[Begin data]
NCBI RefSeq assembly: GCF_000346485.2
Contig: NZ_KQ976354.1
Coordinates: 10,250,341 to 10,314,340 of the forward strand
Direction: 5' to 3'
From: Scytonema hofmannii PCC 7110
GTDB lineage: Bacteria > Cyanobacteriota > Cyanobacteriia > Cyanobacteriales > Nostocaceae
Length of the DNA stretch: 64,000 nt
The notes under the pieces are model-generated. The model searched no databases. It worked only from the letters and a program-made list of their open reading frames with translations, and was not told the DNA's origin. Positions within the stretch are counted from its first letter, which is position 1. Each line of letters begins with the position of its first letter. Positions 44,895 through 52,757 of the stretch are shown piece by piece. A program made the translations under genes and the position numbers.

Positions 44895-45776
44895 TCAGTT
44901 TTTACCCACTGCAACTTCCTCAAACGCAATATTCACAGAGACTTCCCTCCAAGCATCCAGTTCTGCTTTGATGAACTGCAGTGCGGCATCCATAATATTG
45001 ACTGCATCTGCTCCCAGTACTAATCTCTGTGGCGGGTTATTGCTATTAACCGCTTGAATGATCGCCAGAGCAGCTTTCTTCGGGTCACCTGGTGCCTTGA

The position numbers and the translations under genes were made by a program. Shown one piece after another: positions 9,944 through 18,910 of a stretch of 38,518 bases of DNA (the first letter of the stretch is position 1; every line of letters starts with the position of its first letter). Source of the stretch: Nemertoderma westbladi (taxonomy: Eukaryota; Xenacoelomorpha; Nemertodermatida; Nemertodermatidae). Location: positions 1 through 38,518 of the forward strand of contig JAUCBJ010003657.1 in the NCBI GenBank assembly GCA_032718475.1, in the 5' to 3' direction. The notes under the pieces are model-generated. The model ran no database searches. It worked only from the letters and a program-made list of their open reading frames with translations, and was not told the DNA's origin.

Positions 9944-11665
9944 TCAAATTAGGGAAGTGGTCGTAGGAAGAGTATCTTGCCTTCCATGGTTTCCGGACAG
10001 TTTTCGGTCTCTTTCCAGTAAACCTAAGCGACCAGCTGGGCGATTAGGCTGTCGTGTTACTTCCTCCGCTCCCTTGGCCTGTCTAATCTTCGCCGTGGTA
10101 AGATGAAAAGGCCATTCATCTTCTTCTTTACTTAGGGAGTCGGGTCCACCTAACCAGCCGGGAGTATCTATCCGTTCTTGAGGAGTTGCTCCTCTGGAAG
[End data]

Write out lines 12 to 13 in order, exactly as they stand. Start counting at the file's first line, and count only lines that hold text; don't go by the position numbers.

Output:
45001 ACTGCATCTGCTCCCAGTACTAATCTCTGTGGCGGGTTATTGCTATTAACCGCTTGAATGATCGCCAGAGCAGCTTTCTTCGGGTCACCTGGTGCCTTGA

The position numbers and the translations under genes were made by a program. Shown one piece after another: positions 9,944 through 18,910 of a stretch of 38,518 bases of DNA (the first letter of the stretch is position 1; every line of letters starts with the position of its first letter). Source of the stretch: Nemertoderma westbladi (taxonomy: Eukaryota; Xenacoelomorpha; Nemertodermatida; Nemertodermatidae). Location: positions 1 through 38,518 of the forward strand of contig JAUCBJ010003657.1 in the NCBI GenBank assembly GCA_032718475.1, in the 5' to 3' direction. The notes under the pieces are model-generated. The model ran no database searches. It worked only from the letters and a program-made list of their open reading frames with translations, and was not told the DNA's origin.